When the curtain opened on The Phantom of the Opera in the 1997-98 Orpheum Broadway Series, the extended stage was 50 feet deep with a once-again enlarged orchestra pit. The renovation also created 13 new dressing rooms and a special warm-up area for the ballet company.  Four loading bays were constructed, doubling the previous capacity.   An enormous amount of space for storage and offices was added.  The walls throughout the theatre were repainted and gold-leafed, and new technical equipment was installed. The theatre had gotten a complete face-lift. 

The commitment to bringing the best of Broadway to Memphis extends to supporting up-and-coming musicals themselves. The Orpehum has won three Tony Awards as a producer for hugely successful musicals — Thoroughly Modern Millie, Spamalot, and, of course, Memphis the Musical.

Each year, the Orpheum brings in large-scale Broadway shows, like The Lion King, Wicked, Cats and Les Miserables, while continuing to offer performances from great entertainers like Aziz Ansari, Bob Dylan, Jerry Seinfeld, Mary J. Blige, Sarah McLachlan, Tyler Perry, Tony Bennett, and many more.

Continued Growth

As the Orpheum improved its on-stage offerings, efforts to advance arts education in the Mid-South were becoming just as successful. By 2011, almost 60,000 students, teachers, and families were participating in education and community outreach programs. With a growing number of workshops, master classes, professional development training, family series productions, and other opportunities, it was time for the Orpheum to grow again.


A capital campaign was launched and The Crump Firm was hired to design a new building adjacent to the Orpheum to house these growing programs. After raising almost $15 million to build the centre, the Board of Directors voted to name it after the Memphis Development Foundation’s retiring president, Pat Halloran.

In September 2015, members of the community were invited to explore the brand new Halloran Centre for the Performing Arts & Education. With its 361-seat theatre, the Halloran Centre also hosts concerts, dance, and other community events throughout the year, including Indie Memphis Film Festival, Collage dance Collective, Beale Street Caravan, and more. The Halloran Centre also serves as a gathering and business space for other nonprofits and corporations, as well as a wedding, reception, and cocktail party venue.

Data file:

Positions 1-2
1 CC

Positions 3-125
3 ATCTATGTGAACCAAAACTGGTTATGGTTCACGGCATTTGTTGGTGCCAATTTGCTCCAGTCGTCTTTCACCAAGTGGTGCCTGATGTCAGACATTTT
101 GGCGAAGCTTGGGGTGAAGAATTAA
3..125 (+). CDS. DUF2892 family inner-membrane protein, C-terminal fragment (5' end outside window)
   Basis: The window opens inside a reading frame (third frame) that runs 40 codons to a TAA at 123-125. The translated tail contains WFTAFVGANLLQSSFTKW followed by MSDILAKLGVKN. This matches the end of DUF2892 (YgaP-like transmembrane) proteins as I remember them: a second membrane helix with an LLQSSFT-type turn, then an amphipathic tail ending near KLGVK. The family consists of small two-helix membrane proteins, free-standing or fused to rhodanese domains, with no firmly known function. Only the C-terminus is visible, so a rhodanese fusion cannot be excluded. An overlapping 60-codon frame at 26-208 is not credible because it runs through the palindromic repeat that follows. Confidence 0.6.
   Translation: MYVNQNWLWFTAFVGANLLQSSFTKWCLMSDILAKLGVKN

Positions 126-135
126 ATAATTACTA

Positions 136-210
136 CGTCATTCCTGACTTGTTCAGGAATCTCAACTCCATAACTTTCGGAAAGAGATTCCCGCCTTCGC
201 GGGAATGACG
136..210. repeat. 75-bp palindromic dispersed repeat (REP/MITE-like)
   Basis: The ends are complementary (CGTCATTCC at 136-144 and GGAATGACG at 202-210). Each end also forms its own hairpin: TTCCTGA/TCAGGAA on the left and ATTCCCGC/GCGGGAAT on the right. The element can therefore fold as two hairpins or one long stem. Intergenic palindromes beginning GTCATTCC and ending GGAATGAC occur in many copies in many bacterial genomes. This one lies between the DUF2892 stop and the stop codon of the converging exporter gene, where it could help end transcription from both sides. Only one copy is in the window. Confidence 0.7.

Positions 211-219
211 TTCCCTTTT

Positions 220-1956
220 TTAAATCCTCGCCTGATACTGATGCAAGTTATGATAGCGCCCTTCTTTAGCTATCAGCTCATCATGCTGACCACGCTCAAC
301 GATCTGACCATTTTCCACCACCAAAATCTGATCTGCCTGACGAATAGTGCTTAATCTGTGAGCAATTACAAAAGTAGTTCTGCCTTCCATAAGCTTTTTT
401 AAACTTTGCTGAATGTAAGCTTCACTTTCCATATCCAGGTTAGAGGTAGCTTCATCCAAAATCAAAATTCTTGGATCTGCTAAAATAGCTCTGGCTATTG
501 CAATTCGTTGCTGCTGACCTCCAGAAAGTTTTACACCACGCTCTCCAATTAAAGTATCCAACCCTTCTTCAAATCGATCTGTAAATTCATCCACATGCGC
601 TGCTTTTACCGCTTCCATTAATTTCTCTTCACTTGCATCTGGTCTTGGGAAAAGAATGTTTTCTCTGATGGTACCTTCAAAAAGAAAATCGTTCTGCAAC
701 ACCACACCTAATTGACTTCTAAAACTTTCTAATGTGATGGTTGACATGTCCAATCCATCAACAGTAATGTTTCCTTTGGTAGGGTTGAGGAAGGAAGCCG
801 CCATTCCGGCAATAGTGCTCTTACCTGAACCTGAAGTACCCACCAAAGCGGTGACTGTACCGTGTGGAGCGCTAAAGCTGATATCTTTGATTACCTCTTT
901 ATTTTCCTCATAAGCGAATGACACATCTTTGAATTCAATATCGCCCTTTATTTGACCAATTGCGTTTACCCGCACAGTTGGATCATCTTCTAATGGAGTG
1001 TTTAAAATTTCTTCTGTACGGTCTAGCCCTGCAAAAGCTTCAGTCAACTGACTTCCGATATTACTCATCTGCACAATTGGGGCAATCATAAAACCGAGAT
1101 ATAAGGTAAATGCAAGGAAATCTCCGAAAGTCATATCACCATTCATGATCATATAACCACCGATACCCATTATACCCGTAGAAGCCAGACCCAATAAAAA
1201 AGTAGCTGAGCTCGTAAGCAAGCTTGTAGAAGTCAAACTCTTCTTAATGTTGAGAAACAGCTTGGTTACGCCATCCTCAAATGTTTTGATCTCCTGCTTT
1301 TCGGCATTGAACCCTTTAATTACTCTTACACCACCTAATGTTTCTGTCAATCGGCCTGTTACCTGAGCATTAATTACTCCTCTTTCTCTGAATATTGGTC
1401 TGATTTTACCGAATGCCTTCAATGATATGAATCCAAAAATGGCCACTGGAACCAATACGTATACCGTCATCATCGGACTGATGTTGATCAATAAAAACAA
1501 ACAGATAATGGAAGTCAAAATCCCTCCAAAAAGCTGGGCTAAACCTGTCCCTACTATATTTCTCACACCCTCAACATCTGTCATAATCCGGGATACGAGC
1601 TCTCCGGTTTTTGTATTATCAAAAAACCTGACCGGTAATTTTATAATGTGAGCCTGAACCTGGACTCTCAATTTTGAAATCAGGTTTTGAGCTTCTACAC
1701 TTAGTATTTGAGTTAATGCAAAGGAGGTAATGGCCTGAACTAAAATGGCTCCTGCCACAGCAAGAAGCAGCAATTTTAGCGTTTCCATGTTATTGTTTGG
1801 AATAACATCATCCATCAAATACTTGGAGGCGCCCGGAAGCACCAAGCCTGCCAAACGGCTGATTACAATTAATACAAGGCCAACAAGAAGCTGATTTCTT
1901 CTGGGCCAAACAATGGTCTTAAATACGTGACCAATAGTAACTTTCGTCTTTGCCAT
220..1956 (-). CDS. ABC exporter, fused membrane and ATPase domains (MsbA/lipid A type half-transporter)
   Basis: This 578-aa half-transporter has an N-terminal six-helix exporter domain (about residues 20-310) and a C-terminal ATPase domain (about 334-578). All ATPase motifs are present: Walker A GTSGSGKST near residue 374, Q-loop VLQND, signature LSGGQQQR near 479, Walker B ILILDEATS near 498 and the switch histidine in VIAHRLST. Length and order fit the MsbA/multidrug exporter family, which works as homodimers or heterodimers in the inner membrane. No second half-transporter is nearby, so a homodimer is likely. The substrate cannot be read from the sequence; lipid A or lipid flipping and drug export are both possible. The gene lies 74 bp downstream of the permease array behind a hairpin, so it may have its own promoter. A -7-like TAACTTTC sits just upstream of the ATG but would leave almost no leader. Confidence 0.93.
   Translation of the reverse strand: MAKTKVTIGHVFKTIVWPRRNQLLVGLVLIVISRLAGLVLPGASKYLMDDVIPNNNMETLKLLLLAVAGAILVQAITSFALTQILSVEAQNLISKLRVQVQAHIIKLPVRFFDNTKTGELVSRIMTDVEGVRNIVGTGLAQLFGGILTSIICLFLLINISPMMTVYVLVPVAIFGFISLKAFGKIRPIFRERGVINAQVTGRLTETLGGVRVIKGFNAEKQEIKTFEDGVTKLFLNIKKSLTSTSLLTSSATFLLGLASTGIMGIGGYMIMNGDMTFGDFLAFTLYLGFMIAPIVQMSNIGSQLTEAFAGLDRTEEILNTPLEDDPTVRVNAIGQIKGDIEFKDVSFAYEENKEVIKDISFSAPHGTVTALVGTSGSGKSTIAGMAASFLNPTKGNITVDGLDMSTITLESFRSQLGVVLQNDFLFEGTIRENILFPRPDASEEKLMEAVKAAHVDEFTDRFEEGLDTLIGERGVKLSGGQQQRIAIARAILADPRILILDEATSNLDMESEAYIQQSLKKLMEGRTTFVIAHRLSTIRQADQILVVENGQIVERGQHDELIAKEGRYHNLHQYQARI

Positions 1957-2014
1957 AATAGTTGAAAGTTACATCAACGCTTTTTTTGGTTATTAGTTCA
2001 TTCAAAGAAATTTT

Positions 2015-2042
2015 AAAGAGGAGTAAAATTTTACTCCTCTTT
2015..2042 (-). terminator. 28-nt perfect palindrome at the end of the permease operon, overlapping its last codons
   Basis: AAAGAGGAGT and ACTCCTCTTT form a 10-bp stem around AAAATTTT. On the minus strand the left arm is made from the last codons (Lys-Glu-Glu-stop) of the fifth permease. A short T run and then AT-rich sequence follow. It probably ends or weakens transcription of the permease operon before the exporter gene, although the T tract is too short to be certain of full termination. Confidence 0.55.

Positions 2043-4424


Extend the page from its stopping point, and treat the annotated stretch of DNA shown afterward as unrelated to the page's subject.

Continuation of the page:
Meanwhile at the Orpheum, ongoing improvements were completed, including eliminating two rows of seats in the center orchestra section to allow for additional legroom, which brought the seating capacity to the current 2,308. 

Upon Halloran’s retirement at the end of 2015, Brett Batterson was hired as the new President and CEO. With this transition in leadership, the Memphis Development Foundation undertook a self-evaluation process, reimagining its vision, mission statement and name. In May of 2016, the organization adopted its new identity and became the Orpheum Theatre Group, a nonprofit corporation dedicated to the mission statement listed earlier in this entry.

The Orpheum Theatre is a non-profit organization and continues to flourish because of the generous support of the community. For information about how you can support the Orpheum, call 901-525-7800 or visit our Support Us page.

Tour the Orpheum

Tours are open to the public at various times throughout the year.

The Orpheum Theatre: Tours are also available for groups of 20 or more. Call 901-529-4234.

Halloran Centre: Call 901-529-4239 to inquire about a tour.

  • 203 S. Main Street
    Memphis, TN 38103
  • (901) 525-3000
  • 901-526-0829